Disponible au téléchargement en 22 langues

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  • Case studies

    Related working papers

  • Tables and graphs

    Tables

    • Table 1: Overview of the MNCs selected for the case studies
    • Table 2: Employment by world region, and Europe’s share of total employment, 2008 and 2018
    • Table 3: Promotion of social dialogue in the anticipation and/or management of restructuring activities
    • Table 4: Cases of restructuring involving ABB, Danfoss, UniCredit and Unilever
    • Table 5: The influence of sectoral and company-specific factors
    • Table 6: The impact of subsidiary location on social dialogue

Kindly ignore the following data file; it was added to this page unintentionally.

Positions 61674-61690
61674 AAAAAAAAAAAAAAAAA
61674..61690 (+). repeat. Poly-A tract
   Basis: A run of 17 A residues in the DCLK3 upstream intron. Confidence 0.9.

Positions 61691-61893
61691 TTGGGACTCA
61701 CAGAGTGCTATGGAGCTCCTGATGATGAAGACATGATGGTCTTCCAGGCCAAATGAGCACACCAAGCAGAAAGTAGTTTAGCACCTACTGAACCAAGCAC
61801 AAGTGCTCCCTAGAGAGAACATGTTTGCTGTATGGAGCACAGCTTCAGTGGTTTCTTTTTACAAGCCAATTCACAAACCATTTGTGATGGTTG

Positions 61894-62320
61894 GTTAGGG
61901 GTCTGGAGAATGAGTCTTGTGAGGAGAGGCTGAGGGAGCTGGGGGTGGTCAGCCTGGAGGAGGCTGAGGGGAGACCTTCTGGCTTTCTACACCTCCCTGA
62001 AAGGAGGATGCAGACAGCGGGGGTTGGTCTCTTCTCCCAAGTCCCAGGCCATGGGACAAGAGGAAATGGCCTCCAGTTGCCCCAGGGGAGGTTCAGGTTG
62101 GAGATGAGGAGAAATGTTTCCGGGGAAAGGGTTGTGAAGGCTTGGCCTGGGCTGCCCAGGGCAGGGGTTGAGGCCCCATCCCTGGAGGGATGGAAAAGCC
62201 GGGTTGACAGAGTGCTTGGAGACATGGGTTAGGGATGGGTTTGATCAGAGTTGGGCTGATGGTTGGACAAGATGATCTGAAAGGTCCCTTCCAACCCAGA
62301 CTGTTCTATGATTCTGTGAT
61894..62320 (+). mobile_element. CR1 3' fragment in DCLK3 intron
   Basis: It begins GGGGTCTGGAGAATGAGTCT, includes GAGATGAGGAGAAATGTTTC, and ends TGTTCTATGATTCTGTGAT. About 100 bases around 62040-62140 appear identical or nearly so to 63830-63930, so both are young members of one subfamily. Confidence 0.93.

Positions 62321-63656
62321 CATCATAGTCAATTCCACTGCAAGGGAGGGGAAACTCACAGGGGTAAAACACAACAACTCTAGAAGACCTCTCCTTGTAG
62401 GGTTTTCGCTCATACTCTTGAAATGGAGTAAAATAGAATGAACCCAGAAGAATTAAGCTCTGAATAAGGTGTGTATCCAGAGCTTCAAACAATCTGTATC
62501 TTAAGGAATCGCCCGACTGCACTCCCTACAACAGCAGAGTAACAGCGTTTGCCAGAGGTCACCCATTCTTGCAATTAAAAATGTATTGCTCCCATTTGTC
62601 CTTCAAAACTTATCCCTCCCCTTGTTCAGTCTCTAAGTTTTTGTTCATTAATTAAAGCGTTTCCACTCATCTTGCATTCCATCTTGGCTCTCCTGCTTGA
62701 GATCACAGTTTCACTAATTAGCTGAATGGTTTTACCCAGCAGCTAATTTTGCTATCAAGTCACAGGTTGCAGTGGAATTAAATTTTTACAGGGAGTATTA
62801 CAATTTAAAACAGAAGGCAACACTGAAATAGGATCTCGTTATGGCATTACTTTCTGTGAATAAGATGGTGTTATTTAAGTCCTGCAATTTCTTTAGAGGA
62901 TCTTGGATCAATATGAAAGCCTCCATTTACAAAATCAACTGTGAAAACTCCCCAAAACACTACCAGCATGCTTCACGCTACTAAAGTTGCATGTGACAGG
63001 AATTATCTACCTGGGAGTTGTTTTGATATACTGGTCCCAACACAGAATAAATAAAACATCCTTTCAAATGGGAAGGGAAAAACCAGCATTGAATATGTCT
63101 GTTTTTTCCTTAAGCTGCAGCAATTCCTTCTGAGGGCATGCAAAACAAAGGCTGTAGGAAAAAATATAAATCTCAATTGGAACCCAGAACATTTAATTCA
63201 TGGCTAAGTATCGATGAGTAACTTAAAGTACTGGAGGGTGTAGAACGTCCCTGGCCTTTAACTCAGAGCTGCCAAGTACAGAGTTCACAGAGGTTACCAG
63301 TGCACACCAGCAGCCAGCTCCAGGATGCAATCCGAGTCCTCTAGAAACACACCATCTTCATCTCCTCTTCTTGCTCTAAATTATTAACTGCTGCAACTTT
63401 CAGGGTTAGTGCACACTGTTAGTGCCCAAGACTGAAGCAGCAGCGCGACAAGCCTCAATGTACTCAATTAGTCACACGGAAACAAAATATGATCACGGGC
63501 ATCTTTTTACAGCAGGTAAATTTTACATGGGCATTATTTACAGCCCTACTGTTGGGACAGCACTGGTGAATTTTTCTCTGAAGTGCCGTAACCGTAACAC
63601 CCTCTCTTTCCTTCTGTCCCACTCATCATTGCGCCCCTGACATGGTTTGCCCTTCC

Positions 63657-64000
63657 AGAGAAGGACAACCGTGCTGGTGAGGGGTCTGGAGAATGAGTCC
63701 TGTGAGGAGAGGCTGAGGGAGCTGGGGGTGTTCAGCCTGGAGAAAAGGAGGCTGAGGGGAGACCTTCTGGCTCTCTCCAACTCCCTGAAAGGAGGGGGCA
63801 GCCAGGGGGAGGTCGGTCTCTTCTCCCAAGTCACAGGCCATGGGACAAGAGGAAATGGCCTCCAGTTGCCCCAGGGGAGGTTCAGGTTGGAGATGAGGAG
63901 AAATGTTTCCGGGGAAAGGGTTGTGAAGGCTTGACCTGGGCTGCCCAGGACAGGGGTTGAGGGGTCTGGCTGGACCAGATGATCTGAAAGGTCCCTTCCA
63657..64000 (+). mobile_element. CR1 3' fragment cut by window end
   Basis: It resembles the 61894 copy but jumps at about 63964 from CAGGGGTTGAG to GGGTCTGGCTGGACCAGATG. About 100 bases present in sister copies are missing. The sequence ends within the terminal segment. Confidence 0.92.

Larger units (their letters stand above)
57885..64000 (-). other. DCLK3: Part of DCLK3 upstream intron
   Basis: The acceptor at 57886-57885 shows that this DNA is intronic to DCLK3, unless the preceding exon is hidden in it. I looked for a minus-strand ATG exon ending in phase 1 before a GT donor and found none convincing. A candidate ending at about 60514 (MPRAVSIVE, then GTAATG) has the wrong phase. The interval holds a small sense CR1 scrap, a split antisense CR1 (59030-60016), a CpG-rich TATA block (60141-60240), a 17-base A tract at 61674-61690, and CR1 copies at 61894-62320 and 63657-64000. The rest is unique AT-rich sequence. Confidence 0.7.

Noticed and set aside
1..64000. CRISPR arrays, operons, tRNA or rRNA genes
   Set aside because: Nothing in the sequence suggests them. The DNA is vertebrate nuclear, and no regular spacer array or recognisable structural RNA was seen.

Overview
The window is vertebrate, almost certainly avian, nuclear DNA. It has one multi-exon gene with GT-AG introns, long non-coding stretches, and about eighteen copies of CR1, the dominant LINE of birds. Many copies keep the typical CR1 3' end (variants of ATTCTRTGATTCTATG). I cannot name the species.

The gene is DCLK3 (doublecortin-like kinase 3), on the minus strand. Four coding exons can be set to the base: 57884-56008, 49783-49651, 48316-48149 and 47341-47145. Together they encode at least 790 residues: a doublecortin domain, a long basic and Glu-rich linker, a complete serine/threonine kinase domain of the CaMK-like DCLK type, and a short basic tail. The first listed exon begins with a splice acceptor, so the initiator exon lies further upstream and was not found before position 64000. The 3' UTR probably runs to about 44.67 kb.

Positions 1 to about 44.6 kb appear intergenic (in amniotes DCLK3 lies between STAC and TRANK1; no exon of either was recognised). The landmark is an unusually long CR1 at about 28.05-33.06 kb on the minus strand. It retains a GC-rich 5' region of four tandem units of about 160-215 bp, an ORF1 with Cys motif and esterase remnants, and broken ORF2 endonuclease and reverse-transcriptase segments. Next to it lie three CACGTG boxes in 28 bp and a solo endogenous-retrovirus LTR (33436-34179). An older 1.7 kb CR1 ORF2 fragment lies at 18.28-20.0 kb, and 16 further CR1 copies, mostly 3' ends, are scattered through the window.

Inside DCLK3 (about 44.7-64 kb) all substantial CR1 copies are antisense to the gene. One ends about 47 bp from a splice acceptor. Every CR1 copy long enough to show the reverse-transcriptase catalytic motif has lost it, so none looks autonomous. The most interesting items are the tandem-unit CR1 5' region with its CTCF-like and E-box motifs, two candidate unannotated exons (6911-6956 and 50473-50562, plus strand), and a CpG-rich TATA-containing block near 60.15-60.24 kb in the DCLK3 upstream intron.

• Table 7: Organisational models of MNCs
    • Table 8: HRM factors, trends and practices in MNCs and their interaction with social dialogue outcomes
    • Table 9: Impact of HRM factors, trends and practices on social dialogue
    • Table 10: Organisational models of EWCs in the multinational companies studied
    • Table 11: Number of TCAs addressing various topics
    • Table 12: Main links between TCAs and HRM

    Graph

    Figure 1: Interaction of social dialogue and HRM policies and practices

Il est possible que des recherches effectuées avant le retrait du Royaume-Uni de l’Union européenne le 31 janvier 2020 et publiées après cette date incluent des données relatives aux 28 États membres de l’UE. À compter de cette date, les recherches ne porteront, sauf indication contraire, que sur les 27 États membres de l’UE (UE-28 moins le Royaume-Uni)

Ce rapport présente les résultats des recherches menées avant l’apparition de la COVID-19 en Europe en février 2020. C’est pourquoi les résultats ne tiennent pas compte de l’épidémie.